It is not uncommon for any Indian to see children playing in the street. While a child recklessly runs on the road following an errant ball, you swerve abruptly and after glaring at the unapologetic child (who has gone back to the game) you move on without giving the incident a second thought. Ever wondered why this happens with the frequency that it does? It is because those children have nowhere else to play due to the lack of public parks and playgrounds in the country.
As India grew with the growth of its population and GDP, cities became the hub of all activity. It was boom time for real estate as building after building sprang up; the boom was so rewarding that government officials put aside overall city planning in order to reap its benefits. Hence, the land set aside for the construction of public parks was allotted to builders. On the onset, this decision may not have had any immediate impact on the residents of the neighbouring areas but slowly a perceptible change is noticed- the roads and verandas have become the new playgrounds.
Some might argue that this is not true for all cities. Relatively planned cities like Chandigarh and Delhi have adequate playgrounds especially the former, which has a minimum of four parks in every sector. This effort is laudable however it is very hard to follow for cities like Pune and Mumbai which are cramped for space. Even as huge townships are being built, which promise adequate playing areas for children, boards declaring ‘No dogs and cricket allowed’ are being put up on the same lawns. Residents of such establishments prove to be extremely finicky about their peace and quiet and are hence against the utilization of their lawns as playing areas. It is the children who are left in the lurch.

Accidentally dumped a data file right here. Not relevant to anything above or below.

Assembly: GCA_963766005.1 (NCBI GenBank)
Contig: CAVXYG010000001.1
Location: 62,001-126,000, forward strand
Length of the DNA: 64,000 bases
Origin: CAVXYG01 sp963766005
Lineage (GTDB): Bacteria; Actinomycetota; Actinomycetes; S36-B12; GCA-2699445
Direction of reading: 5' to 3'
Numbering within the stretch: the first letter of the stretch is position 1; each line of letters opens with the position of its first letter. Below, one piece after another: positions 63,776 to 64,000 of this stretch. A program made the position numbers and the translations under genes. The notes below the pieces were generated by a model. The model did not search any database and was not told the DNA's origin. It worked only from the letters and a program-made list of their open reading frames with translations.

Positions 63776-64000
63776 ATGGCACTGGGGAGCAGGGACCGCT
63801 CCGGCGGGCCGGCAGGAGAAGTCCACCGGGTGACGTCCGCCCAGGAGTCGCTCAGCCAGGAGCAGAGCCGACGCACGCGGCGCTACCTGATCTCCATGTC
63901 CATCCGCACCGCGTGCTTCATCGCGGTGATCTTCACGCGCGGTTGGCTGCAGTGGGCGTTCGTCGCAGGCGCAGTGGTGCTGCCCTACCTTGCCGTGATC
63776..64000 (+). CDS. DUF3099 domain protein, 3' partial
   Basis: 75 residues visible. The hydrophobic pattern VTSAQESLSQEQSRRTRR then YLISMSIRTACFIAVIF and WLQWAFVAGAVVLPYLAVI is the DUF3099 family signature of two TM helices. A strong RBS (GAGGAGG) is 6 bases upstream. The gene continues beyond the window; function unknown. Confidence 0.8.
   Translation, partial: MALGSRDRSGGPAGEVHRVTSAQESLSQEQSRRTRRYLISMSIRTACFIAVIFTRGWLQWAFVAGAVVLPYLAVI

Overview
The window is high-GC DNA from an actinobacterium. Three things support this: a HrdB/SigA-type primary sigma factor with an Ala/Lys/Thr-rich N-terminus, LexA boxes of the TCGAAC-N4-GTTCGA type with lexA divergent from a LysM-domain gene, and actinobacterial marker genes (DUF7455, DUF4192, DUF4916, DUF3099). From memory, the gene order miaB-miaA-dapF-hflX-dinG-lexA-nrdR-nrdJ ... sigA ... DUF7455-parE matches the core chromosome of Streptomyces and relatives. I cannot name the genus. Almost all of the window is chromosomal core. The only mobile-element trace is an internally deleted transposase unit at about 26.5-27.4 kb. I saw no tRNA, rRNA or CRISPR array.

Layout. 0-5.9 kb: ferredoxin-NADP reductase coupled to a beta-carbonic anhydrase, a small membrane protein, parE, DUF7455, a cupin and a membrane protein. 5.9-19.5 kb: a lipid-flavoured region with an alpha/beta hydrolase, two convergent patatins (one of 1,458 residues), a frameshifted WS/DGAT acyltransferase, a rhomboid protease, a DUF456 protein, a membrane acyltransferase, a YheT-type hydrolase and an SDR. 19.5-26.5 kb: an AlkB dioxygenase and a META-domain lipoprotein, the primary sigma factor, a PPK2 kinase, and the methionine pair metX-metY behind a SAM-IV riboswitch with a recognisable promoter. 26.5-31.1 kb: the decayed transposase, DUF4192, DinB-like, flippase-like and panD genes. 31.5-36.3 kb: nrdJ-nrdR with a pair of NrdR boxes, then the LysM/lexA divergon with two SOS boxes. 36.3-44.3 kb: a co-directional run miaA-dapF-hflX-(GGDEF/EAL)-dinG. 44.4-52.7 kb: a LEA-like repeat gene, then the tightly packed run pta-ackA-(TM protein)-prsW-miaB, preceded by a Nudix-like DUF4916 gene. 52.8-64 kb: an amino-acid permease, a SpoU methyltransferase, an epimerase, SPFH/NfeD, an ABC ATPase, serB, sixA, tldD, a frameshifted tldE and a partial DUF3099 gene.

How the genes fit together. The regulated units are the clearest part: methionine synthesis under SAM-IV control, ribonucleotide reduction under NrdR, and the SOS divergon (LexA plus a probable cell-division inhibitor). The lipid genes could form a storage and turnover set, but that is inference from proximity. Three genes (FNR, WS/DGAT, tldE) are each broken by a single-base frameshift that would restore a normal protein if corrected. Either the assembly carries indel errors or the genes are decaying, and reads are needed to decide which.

Even for those that belong to the lower strata of the society, the road seems to be the most credible option. Public parks, even the few and far between, are mostly decorative and do not allow practising sport of any kind. And this is just for playing a common sport like cricket or badminton. The government offers no solution for those who want to venture into tennis or volleyball, namely spots that require a court or some specialized equipment. For the swimmers, there are a few public pools but these are either not maintained or can be counted on one hand. Such facilities are provided by private clubs which are far too expensive and exclusive.
It is not enough for the government to build beautifully manicured lawns and gardens- they must concentrate on building sports complexes that are accessible to all and sundry. With the lack of space in major cities, this might prove to be difficult but it isn’t impossible. The city officials must not succumb to greed and allot more public land to private developers; they must develop the land and not let it remain unused. As a lot of sports talent comes from rural India, the sports ministry needs to allot funds to equip the villages with tools to harness this talent. Where private developers are concerned, they must ensure that the plans of their upcoming projects have a clause for converting the almost useless lawns into spaces that can actually be used for physical activity.
With technology spreading its tentacles and tempting youngsters to stay at home to play the latest video game or surf the internet, outdoor activities might be put on the back burner, which would prove to be extremely unhealthy for the children. A recent study has shown that lack of playgrounds and junk food are equally harmful for kids. It is important that outdoor activities catch up to technology or new talent in sports may never be found.
[Image courtesy: http://www.flickr.com/photos/webethere/2154435860/]